Last autumn, hordes of British motorists laid siege to petrol pumps, anxious to fill up before prote...
Last autumn, hordes of British motorists laid siege to petrol pumps, anxious to fill up before protests against fuel prices blocked supply trucks and left the gas stations dry. DaimlerChrysler's $6.5bn bond sale smacks of similar desperation.
The German-US car maker is filling up the tank while it can, and paying through the nose to do so. It's been running on close to empty - not a good situation to be in when you face debt repayments of some $9bn this year and $14bn in 2002.
The company's net liquidity, which measures cash against liabilities, dropped to zero in December, from E11bn a year earlier.
Cash and securities holdings at its industrial unit have plummeted by more than E5bn in the past year to about E10bn.
That huge sucking sound is the noise Chrysler makes as it drains the financial health from its German-based parent.
Xerox demonstrated last year the dangers of letting cash reserves drop dangerously low. While DaimlerChrysler's financial straits are nowhere near as dire as those facing Xerox, the example set by the US copier-maker goes a long way to explaining why the car company is paying so much for its money - trashing the secondary-market values of its own bonds as well as auto bonds in general.
The E2.75bn of three-year notes that DaimlerChrysler is selling, for example, will be priced to yield about 132 basis points more than swap rates.
That's a premium of about 30 basis points to where existing DaimlerChrysler bonds with a similar maturity were trading before the terms of the new sale were announced.
For fixed-income investors, happy days. DaimlerChrysler was initially expected to raise just $4bn in the bond sale.
But bond investors are shipping in as much of the new issue as they can get their hands on, figuring that there's enough of a cushion in the yield air bag to protect them against another crash in the company's earnings and credit ratings down the road.
For stock investors, however, alarm bells should be ringing. Last year's share price slump of almost 40% made DaimlerChrysler the worst performer among the big car makers. So far this year, the stock has only rallied by about 1%.
"The increasingly important issue is not earnings, but cash position and cash burn,'' say analysts at Morgan Stanley Dean Witter in a note to clients. "This adds even more pressure on the company to either cut the dividend, cut capital expenditure or sacrifice the credit rating. Chrysler appears to be burning cash at a much faster rate than expected.''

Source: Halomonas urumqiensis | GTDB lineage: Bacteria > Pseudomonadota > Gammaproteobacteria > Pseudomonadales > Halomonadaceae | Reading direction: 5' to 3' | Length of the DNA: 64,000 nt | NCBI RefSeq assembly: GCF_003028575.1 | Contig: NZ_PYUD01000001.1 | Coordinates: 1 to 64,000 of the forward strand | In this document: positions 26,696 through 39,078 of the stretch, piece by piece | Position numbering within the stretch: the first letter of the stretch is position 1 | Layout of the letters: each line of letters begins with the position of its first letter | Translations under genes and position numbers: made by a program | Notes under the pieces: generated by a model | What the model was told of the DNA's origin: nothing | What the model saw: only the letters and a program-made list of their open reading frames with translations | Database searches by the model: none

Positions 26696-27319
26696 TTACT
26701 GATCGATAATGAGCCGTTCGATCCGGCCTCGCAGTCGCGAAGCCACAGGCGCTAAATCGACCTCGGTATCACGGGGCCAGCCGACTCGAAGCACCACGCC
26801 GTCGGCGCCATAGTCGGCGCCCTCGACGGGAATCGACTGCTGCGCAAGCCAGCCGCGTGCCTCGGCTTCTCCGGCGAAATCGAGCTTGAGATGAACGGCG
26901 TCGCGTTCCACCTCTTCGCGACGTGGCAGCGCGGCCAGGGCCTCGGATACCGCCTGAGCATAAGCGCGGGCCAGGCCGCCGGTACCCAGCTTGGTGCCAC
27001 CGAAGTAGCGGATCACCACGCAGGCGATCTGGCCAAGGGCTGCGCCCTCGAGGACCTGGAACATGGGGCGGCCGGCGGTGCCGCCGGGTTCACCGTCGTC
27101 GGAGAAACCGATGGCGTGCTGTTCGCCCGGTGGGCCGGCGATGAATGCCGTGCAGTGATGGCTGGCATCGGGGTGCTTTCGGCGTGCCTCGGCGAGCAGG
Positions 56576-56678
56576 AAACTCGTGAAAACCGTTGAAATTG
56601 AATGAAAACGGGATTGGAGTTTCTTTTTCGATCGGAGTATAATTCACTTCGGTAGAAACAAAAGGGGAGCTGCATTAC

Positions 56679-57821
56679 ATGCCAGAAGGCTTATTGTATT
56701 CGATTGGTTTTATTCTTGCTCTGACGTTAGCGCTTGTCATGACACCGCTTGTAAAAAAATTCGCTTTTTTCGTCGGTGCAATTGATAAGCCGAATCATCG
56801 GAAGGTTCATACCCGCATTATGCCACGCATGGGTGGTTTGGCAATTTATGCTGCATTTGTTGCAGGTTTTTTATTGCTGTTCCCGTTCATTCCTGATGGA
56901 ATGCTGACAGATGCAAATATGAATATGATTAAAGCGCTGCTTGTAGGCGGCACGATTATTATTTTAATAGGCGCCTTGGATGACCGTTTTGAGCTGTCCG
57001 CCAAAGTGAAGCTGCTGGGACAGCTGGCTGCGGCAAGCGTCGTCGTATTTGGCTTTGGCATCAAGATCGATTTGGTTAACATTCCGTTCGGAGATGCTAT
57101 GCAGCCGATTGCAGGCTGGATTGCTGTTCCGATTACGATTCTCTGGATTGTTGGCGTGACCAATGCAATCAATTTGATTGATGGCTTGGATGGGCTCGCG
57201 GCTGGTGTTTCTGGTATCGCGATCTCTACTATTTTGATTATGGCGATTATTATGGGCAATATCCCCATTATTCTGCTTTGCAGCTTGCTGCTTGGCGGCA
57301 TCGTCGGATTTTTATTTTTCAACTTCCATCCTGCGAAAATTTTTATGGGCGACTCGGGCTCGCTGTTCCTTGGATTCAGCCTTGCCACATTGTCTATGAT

Moody's Investors Service is still reviewing its A2 rating of DaimlerChrysler's $75bn of debts, focusing on any "cash restructuring charges", as well as "the longer-term competitiveness of Chrysler's model line-up", the US unit's cost structure and how the company plans to combat a slowdown in US demand for the kinds of cars Chrysler sells.
Moody's cut the rating by one notch in December.
Daimler-Benz paid $35bn for Chrysler in 1998 to form DaimlerChrysler. Chrysler, which focuses on sport-utility vehicles, minivans and light trucks, has turned into a disaster for its German owner, with US car makers having to offer discounts that climbed 30% last year, and by almost three times in three years, to attract buyers.
A letter to shareholders dated 18 December and filed with the Securities and Exchange Commission, contains the following paradoxical statements: "Over the next five years, we will renew more than 80% of our product range by launching up to 60 new models," the company says.
It then goes on to explain that part of the problem at Chrysler was the introduction of four new models because "launching so many products in such a short space of time is expensive" due to "significant up-front costs, both in terms of marketing spend on the new product and the need to offer discounts on the old product to clear stock levels."
So life is good because DaimlerChrysler has lots of new models in the pipeline, and life was bad because it's tough to introduce new models. Analysts at Deutsche Bank reckon the company's existing five-year dollar bonds yield about 240 basis points more than US Treasuries, suggesting the bond market is already discounting at least a one-notch downgrade in the rating. That spread is up by 100 basis points in recent months.
Even at the juicy yields available on the new bonds, investors should ask themselves whether they're convinced that the BBB-rating category doesn't beckon for DaimlerChrysler.
Mark Gilbert via the Bloomberg London newsroom
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